Beneath Egypt’s political turmoil lie profound economic challenges that must be met by whoever governs Egypt.
The nation’s hopes for “bread, freedom and social justice” are being overwhelmed by the slow pace of economic change. Instead of undertaking reforms, Egypt has been relying on its wealthy neighbors for unconditional cash injections so that it can import food and fuel. Qatar’s recent infusion of $3 billion may provide temporary relief, but the unpredictability of such measures — which include Saudi Arabia’s promise last week of a $500 million loan — scares investors and postpones the inevitable fiscal consolidation that Egypt needs to stabilize its economy.
The need for reform is growing more urgent by the day. Unemployment is above 13 percent, from 9 percent in 2010. The most recent data show that one-quarter of the population is living in poverty, and the share is rising. Foreign reserves had plummeted from $36 billion before the revolution to about $13 billion in March of this year before funds from Qatar arrived. The black markets for dollars and fuel are thriving.
Scrapping a political and economic system and building a new one is never for the faint of heart, but the history of democratic transitions shows that speed is essential. Countries that democratize rapidly grow faster over the long run by about one percentage point above their pre-transition levels. In contrast, countries that take more than three years to adjust suffer extended weak growth. Years of uncertainty and sometimes unrest leave investors on the sidelines waiting for signs of political and economic stability.
Egypt is approaching the three-year mark that separates the rapid transitions from the rest. Its politicians need to produce an inclusive and predictable plan for a functioning democracy and undertake rapid economic adjustments. The costs of continued delay will be enormous, including years of rising unemployment. By acting quickly, countries such as Chile, Poland and South Korea experienced average per-capita growth of about 5 percent the decade after each of their democratic transitions began. But consider Mexico, Romania and Zambia, where transition was slow and growth averaged near zero for a decade.
The contrast between Poland and Romania is especially striking. Poland’s economic success was facilitated by peaceful elections and clear market-oriented reforms. By 1998, Poland attracted 40 percent of the foreign investment in Eastern and Central Europe. Romania’s political transition was hijacked by the communists and accompanied by frequent demonstrations; its economic transition, meanwhile, was delayed by popular demand for continued state support.
The Egyptian economy is now struggling under its own sluggish transition. Egypt and the International Monetary Fund have been talking inconclusively about an assistance package for more than a year, with no resolution in sight despite record IMF flows to the rest of the Middle East and North Africa. A good deal of this hesitation is, of course, political. The Egyptians are fearful of the strings attached to an IMF program; various IMF shareholders fret over such issues as Egypt’s increasingly restrictive treatment of foreign nongovernmental organizations.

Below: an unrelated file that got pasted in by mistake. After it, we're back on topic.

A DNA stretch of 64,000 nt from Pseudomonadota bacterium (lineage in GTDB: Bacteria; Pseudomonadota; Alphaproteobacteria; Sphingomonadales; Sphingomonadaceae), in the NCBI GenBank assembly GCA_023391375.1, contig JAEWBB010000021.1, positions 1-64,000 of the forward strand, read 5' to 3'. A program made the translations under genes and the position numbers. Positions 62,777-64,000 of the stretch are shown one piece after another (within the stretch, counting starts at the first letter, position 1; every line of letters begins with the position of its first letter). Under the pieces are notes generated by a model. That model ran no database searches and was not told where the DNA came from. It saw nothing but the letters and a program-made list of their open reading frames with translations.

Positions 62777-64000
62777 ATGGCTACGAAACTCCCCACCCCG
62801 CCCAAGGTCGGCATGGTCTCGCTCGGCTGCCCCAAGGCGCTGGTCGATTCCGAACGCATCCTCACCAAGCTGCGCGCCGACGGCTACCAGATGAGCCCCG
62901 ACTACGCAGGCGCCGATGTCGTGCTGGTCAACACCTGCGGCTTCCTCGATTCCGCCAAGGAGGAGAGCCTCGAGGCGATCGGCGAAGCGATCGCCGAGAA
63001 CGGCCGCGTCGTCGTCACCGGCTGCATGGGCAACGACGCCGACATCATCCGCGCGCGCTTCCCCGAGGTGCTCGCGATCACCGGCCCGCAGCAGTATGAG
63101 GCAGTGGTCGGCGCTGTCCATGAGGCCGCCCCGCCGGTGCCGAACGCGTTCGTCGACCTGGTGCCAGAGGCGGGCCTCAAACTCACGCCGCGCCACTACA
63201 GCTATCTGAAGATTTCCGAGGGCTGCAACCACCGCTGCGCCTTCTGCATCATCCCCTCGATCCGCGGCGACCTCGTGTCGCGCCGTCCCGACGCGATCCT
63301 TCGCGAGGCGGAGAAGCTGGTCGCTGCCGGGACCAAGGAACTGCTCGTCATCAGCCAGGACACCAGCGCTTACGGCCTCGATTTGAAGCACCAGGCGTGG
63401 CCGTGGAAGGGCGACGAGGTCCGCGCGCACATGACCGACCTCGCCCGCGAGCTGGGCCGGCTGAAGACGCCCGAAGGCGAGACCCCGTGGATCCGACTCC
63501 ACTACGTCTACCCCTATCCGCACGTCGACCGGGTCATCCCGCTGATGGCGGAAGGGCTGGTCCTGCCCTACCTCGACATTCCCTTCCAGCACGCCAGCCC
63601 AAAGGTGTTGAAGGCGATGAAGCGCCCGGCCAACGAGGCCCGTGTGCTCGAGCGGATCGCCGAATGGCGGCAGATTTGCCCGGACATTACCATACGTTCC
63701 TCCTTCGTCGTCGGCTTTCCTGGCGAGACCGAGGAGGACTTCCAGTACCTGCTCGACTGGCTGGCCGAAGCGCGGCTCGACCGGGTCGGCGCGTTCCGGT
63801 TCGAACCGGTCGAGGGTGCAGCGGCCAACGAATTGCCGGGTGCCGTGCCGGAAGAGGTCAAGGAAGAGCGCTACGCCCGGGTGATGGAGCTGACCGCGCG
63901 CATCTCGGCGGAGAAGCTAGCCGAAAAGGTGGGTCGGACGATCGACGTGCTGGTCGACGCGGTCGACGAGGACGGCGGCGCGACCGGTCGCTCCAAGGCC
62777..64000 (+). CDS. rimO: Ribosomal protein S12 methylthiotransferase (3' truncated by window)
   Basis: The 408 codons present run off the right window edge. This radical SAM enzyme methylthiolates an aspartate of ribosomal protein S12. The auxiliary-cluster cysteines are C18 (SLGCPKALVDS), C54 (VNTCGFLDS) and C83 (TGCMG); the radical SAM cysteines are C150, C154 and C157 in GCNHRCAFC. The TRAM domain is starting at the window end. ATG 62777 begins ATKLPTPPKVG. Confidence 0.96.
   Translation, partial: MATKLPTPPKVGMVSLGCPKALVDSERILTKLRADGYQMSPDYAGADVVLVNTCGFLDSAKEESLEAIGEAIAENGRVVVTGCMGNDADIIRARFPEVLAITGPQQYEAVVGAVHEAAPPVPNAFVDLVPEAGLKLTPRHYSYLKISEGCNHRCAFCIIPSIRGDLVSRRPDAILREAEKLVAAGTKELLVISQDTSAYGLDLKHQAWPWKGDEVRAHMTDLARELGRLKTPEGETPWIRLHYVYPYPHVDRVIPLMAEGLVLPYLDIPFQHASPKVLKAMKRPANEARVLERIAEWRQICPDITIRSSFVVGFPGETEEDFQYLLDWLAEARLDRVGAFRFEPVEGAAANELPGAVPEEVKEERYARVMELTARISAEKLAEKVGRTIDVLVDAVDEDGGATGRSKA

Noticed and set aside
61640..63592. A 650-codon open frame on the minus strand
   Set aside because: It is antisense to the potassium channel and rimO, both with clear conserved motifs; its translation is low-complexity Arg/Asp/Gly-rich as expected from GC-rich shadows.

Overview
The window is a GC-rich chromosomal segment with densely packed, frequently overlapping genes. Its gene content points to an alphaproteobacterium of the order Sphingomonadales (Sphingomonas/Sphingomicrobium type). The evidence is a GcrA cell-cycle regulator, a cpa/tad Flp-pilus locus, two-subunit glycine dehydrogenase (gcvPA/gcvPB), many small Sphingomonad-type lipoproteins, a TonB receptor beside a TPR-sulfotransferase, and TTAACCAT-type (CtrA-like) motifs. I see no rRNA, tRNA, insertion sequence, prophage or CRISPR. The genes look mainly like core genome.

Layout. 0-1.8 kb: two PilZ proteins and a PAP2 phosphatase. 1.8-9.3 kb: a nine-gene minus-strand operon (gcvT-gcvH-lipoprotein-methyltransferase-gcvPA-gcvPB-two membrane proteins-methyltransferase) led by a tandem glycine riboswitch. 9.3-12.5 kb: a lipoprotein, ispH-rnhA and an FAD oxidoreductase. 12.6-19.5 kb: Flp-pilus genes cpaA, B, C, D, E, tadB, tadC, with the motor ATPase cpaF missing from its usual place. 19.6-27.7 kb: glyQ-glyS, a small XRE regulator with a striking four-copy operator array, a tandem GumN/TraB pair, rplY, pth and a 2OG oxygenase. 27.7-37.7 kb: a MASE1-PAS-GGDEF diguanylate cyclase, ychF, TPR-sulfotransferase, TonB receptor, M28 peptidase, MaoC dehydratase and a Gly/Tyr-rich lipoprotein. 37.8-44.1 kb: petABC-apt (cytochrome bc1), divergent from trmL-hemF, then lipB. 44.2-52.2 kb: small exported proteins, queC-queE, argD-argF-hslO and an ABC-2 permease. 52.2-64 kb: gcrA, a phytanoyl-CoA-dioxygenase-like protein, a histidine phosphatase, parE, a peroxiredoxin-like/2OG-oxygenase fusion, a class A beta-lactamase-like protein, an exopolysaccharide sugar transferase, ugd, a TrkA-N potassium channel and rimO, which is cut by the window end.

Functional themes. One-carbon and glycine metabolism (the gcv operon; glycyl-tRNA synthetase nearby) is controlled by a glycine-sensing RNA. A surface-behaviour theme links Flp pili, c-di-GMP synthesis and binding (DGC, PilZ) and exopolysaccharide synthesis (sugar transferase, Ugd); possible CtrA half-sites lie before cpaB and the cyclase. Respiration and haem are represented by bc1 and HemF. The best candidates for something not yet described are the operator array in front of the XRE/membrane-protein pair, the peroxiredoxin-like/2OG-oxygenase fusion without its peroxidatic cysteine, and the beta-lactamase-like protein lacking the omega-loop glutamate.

But that is not the whole story. Egypt really does need a viable economic program for an IMF loan to work.
The right approach to Egypt’s economic problems would be to force it to bite the economic reform bullet now by ending wasteful expenditures, especially fuel subsidies. These cost almost half of government revenue at a time when Egypt’s budget deficit is more than 10 percent of gross domestic product and growing, and they encourage energy consumption, especially among wealthier Egyptians, while doing little to help the most vulnerable. Smart budget rebalancing would cut the subsidies, add more to the social safety net for the poor, and reduce the fiscal deficit.
Reform can be accomplished, even in the midst of a difficult political transition, provided social spending is redirected to those in need and the government clearly communicates its policy decisions. Once the poor are identified, cash transfers or targeted subsidies can flow to them as universal subsidies are removed.
Brazil successfully removed fuel subsidies in the 1990s and early 2000s, replacing them with targeted gas vouchers and cash transfers for low-income households. The key to its success was communication, tackling political interests sequentially (first fuel products used by companies, then gas, next liquefied petroleum gas and, finally, diesel) and protecting the poor. Poland, Chile, Turkey, Philippines and Kenya, among others, have made similar reforms. Nigeria, whose disastrous reforms last year were implemented precipitously with unclear public preparation, is the counter-example.
History offers another lesson: that popular regimes or autocracies are most likely to succeed with economic reform. In Brazil, former President Fernando Henrique Cardoso had earned high marks for reining in hyperinflation, giving his subsidy- reform program credibility. In Poland, economic reforms following its transition were eased by popular support for democratic changes. Turkey, by contrast, first tackled electricity subsidies under a military regime in the 1980s. The term “shock policy” (only later to be dubbed “shock therapy”) was coined by Milton Friedman with reference to former dictator Augusto Pinochet’s economic reforms in Chile.
Caroline Freund is a senior fellow at the Peterson Institute for International Economics and former chief economist for the Middle East and North Africa at the World Bank.